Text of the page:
Representative Adam Kinzinger (R., Ill.) attacked Rich Lowry during a Sunday appearance on NBC’s Meet the Press, accusing the National Review editor of biasing his analysis of Trump’s behavior on January 6 and the wisdom of prosecuting the former president out of sympathy for Trump and his supporters.
Kinzinger, a fervent Trump critic, was responding to claims Lowry made in a recent New York Times guest essay in which he argued that the various investigations into Trump, including the probe into his conduct on January 6, are unlikely to produce clear-cut evidence of the kind necessary to responsibly undertake the destabilizing exercise of prosecuting a former president.
“Another obstacle to the widespread acceptance of a potential indictment of Mr. Trump for Jan. 6 is that, absent smoking-gun evidence we aren’t aware of, it will be far from a clear-cut case,” Lowry wrote. “Mr. Trump did not shoot someone on Fifth Avenue, with the ballistics and witnesses all establishing beyond a doubt that he is guilty of a frequently and properly prosecuted crime. He engaged in a political offense against our constitutional system that criminal statutes are ill suited to address, no matter how infamous the conduct.”
Kinzinger responded by arguing that existing law is surely broad enough to implicate Trump in criminal behavior on January 6, and even suggested passing new legislation targeting Trump if existing statues weren’t sufficient to prosecute.
Look, I had a lot of respect for Rich Lowry. I still read him on occasion. It’s been amazing to watch his pivot from kind of intellectual conservative to, like, this anti-anti-Trumper. So he’s against people that are against Trump. He’s not necessarily for him. And so he’s constantly with this, “Well, there may be not precedents.” Of course, there’s not precedents. We’ve never had a president of the United States attempt a coup against the United States of America. So there’s no precedents. And if we need a new law, let’s get a new law. But I’m quite sure that some of the laws can cover this. The DOJ seems very convinced of it.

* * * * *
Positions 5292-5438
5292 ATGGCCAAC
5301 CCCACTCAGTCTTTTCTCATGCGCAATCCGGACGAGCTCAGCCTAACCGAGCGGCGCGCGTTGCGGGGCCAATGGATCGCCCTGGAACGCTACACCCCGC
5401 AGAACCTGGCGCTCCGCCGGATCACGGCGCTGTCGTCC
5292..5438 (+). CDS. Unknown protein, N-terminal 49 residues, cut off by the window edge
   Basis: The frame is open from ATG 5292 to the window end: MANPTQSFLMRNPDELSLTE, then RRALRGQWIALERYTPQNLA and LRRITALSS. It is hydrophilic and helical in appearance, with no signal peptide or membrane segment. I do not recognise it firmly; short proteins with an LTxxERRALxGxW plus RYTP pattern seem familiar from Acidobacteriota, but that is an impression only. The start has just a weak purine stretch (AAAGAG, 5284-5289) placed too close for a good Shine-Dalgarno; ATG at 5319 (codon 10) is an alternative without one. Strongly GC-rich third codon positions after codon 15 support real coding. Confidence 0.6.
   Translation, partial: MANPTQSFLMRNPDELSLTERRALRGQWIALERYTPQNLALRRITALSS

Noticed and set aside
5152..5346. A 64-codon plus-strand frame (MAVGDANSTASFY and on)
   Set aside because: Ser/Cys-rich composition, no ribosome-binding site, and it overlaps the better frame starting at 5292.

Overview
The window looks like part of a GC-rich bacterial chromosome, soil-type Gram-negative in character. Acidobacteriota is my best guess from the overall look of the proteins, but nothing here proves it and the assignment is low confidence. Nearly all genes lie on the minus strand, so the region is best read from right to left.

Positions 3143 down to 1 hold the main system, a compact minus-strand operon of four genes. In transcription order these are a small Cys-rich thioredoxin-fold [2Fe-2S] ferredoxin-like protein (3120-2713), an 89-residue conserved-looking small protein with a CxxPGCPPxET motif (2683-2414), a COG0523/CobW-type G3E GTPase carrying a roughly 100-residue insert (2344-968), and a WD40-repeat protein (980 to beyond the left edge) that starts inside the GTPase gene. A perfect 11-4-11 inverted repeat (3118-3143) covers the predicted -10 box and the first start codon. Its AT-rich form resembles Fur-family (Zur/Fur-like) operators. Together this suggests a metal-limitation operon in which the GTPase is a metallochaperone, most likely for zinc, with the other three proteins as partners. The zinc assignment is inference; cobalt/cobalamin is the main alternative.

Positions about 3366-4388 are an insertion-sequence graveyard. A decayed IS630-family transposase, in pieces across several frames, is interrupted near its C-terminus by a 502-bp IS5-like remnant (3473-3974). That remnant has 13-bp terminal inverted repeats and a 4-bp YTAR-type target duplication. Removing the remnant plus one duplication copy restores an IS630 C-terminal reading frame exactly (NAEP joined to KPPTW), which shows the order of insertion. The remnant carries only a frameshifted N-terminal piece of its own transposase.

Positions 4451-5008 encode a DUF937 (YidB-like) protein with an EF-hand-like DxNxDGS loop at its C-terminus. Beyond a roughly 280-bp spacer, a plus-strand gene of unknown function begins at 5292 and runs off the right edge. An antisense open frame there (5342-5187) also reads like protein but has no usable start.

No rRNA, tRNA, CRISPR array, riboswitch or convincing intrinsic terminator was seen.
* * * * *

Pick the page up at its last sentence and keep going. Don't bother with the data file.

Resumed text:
The Illinois congressman, one of only two Republicans on the panel, the other being Representative Liz Cheney, also insisted that the committee’s mission has not been to build a criminal case against Trump, although the panel may ultimately recommend prosecution in its final report, which is due by January 3, 2023.
And secondarily, Rich, our job is not to prosecute Trump. Our job is to present information to the American people, to talk about recommendations. Here’s what I recommend. And I’m going to say this even before the report. I recommend we never again elect somebody who does not respect the Constitution of the United States, who does not respect the voters, and who abuses people by lying to them. That is Donald Trump. And people can be anti those that are against Donald Trump. But we’re not against Donald Trump for any personal reasons, except we love the United States of America. And he is tearing it down daily.
Lowry opposed Trump’s candidacy in the 2016 Republican primary, presiding over the “Against Trump” special issue of National Review in which a host of prominent conservative writers made various cases against his candidacy.
Trump has criticized Lowry by name, calling him out in a recent press release that claimed he squandered the legacy of National Review founder William F. Buckley by holding the magazine to a credo of traditional conservatism, rather than embracing MAGA populism wholeheartedly.